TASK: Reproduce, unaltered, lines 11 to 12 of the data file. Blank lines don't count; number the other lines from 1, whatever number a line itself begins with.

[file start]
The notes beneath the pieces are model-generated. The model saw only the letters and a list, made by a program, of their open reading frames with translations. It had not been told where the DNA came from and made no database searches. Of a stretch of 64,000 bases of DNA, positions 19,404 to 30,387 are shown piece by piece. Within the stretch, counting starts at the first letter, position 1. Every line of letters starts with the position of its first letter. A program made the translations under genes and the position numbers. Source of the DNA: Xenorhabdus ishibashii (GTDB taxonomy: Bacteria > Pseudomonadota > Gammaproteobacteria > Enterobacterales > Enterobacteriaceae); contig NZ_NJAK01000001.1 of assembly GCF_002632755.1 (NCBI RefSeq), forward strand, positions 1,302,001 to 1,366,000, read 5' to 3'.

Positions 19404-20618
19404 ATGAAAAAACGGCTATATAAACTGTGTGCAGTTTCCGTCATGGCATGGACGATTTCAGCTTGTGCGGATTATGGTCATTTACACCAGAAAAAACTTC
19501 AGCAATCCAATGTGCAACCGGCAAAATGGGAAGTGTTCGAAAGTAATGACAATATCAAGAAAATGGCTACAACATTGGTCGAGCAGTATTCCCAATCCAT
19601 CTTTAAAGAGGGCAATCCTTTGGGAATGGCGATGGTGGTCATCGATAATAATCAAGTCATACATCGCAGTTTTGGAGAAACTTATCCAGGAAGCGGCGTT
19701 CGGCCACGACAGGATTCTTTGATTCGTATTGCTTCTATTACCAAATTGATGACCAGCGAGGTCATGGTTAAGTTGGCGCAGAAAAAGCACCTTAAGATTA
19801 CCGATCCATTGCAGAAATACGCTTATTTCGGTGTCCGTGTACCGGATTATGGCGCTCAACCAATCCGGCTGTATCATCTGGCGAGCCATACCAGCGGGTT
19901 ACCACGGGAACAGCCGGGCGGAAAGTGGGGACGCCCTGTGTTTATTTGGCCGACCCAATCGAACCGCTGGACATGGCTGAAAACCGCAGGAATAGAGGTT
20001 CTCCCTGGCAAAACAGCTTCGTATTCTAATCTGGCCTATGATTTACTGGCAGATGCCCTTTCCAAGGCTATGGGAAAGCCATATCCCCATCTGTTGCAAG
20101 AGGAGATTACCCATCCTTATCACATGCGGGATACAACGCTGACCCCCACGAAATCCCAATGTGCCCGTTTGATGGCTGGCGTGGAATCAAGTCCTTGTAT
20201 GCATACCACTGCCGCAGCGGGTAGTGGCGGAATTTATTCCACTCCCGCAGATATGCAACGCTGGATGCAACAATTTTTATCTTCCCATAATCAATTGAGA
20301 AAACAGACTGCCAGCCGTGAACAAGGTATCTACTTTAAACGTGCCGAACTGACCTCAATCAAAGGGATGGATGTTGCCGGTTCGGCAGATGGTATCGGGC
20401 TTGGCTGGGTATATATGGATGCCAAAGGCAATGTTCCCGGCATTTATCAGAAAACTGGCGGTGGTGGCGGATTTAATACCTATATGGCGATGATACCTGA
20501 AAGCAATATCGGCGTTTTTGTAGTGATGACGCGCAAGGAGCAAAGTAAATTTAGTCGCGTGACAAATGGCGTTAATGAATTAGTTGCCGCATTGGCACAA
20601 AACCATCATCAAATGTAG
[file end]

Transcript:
20201 GCATACCACTGCCGCAGCGGGTAGTGGCGGAATTTATTCCACTCCCGCAGATATGCAACGCTGGATGCAACAATTTTTATCTTCCCATAATCAATTGAGA
20301 AAACAGACTGCCAGCCGTGAACAAGGTATCTACTTTAAACGTGCCGAACTGACCTCAATCAAAGGGATGGATGTTGCCGGTTCGGCAGATGGTATCGGGC